While you would rather only ever have good news and wonderful events to share with your child, unfortunately that’s not possible. Sometimes you’ll have to share upsetting information as well. Whether it’s the loss of a family pet, the death of a grandparent, an upcoming divorce, or a family move, it can be hard to know how to break difficult news to your child.
Fortunately, the right techniques, some preparation on your part, and love and empathy can all help make a difficult conversation easier for both you and your child—and can even make a hard situation easier to get through.
Take Care of Your Emotional Health First
As a parent, it’s always tempting to put the feelings of your child above your own. But it’s important to realise that caring for yourself is also good for your child; they’ll feel more safe and secure if you are composed and emotionally together during a hard conversation.
If the bad news is affecting you, take care of your emotional needs however you need to before you speak with your child. Cry, scream into a pillow, be comforted by your partner, or vent to a close friend. Once you’ve done that, it’s far easier to be clear-headed—which is vital to being able to have a clear conversation with your child.
It’s important to remember though that being composed doesn’t mean being emotional and robotic. It can even be helpful to explain to your child that you’re having an emotional response and use that as an example that it’s okay for them to feel sad, angry, or confused; just be sure you aren’t venting to your children.
Allow Your Child to Ask Questions
While you may be eager to get away from a dark or difficult topic, be sure to let you child ask any questions they need in order to feel comfortable. Don’t dismiss any questions as unimportant or annoying, and make sure your child has your full attention.
Keep in mind your child may have questions long after the initial conversation is open. Try to be emotionally prepared for them to bring up the topic and attempt to answer anything they ask. If it’s difficult to form a response to their question, you may need to be ready to research the topic.
Depending on the subject and your child’s age, they may even want to research the topic together. You can sit with them while you go through books, browse websites, or watch videos about the topic, whether it’s researching a new town you’re moving to or looking up photos of families that stayed close after a divorce.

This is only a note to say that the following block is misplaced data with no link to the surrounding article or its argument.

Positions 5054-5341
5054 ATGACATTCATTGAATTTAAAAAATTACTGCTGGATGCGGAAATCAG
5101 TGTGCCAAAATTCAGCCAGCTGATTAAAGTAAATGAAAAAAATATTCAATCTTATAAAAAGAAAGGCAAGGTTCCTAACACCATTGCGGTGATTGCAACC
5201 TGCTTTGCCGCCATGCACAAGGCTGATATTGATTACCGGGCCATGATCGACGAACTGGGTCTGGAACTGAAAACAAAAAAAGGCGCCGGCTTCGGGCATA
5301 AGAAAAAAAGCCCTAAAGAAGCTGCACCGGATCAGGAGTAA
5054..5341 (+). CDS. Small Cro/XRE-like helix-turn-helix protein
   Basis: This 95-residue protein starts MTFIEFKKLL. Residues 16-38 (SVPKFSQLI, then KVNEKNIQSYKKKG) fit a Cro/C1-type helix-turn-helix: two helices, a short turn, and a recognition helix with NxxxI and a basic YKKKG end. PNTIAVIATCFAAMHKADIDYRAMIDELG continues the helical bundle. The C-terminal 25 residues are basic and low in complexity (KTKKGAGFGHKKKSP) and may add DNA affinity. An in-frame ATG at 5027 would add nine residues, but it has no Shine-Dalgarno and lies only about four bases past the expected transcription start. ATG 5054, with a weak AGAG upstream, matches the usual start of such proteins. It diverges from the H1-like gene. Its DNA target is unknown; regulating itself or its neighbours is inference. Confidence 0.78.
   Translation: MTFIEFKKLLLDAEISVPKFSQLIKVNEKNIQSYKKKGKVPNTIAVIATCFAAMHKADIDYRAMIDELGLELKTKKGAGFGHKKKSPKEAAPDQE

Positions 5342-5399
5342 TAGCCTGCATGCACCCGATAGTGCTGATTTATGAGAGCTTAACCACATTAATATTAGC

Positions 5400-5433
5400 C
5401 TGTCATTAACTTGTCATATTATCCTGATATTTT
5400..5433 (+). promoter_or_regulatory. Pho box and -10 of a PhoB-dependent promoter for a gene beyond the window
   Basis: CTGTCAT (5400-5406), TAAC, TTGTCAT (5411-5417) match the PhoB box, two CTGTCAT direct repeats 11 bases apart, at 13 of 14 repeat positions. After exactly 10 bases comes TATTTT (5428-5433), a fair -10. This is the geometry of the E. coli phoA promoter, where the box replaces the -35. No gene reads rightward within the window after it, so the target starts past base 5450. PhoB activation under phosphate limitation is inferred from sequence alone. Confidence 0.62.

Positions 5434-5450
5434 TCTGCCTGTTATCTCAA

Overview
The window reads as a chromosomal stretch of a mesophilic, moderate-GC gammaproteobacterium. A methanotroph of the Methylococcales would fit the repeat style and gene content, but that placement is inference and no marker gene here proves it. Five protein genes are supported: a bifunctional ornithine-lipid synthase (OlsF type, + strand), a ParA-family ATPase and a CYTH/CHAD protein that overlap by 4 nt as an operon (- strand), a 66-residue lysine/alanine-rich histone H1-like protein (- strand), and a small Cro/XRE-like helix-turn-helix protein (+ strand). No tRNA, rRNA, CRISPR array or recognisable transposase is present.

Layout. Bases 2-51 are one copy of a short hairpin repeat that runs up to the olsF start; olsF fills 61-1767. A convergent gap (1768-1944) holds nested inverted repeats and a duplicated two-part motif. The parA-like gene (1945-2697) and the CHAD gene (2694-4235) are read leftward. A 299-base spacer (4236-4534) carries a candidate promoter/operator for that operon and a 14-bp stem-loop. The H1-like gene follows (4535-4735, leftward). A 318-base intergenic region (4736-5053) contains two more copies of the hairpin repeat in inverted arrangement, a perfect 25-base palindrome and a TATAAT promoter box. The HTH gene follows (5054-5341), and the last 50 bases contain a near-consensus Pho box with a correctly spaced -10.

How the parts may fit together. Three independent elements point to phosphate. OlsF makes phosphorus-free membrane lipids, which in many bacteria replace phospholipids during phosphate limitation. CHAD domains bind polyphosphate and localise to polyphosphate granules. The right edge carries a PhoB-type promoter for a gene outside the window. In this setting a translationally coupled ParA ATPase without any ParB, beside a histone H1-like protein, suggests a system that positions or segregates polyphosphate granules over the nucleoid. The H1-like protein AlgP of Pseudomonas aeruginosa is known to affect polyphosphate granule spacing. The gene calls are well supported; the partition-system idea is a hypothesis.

Only Give Them Relevant Details
It’s very important to not hide big situations from your child, even if they’re unpleasant. But that doesn’t mean that you have to share every aspect of the situation with them. Try to keep what you share relevant to what actually impacts your child’s life.
For instance, if you and your partner are getting a divorce, they likely don’t need to know the source of your fights. If your family dog has passed away, they don’t need a rundown of every symptom or injury they experienced.
Plus, overloading a child with too many details can make it harder from them to process information. Be mindful of what they can handle—especially considering their age and development. A toddler, for instance, may only need the most basic detail while an older child may require more context.
Keep Their Life as Normal as Possible
Children absolutely thrive on routines. When there’s a big change in their life (especially a negative one), it’s even more important to keep as much of their life predictable, steady, and secure as possible.
Within reason, do your best to stick to standard bedtimes, school or daycare routines, playdates, and fun activities. If the difficult situation involves major necessary changes (such as temporarily leaving school or spending time away from the family home), try to bring as much of your child’s “normal” life into their new one as possible.
When you speak with your child about the hard circumstance, be sure to also let them know what in their life will remain normal. This can help your child feel as grounded as possible right from the beginning, and may help ease some fears about how the bad news will impact their own day-to-day life.
Reassure Your Child That You Love Them
This is probably the single, most important thing you can do when delivering hard news to your child. Children look to their parents for love, emotional support, understanding, and safety—and they need to know they’ll still have all of those things.
This is also a good chance to let your child know what things will stay the same. If there’s a divorce coming, they should be told that both parents still love them and will be there for them (and if one parent won’t be, be extra-reassuring of your own stability). If they’ll be moving, explain to them that they can still keep their toys.
Make it clear to your child that they are loved and that they won’t have to go through any of these unpleasant situations alone. This can be a chance to bond even more deeply as a family and make it clear to your child that loves survives in both good and bad times.
As much as you long to protect your child from difficult things in life, such as: changes, bad news, or sad situations, it’s impossible to shield them from everything. Thankfully, it’s entirely possible to help your child face any difficult time with love, support, and understanding.
While telling your children about challenging life circumstances can seem overwhelming, with a bit of prep work and a strong sense of empathy, you can help your child face any situation—and possibly even bring your family closer together in the process.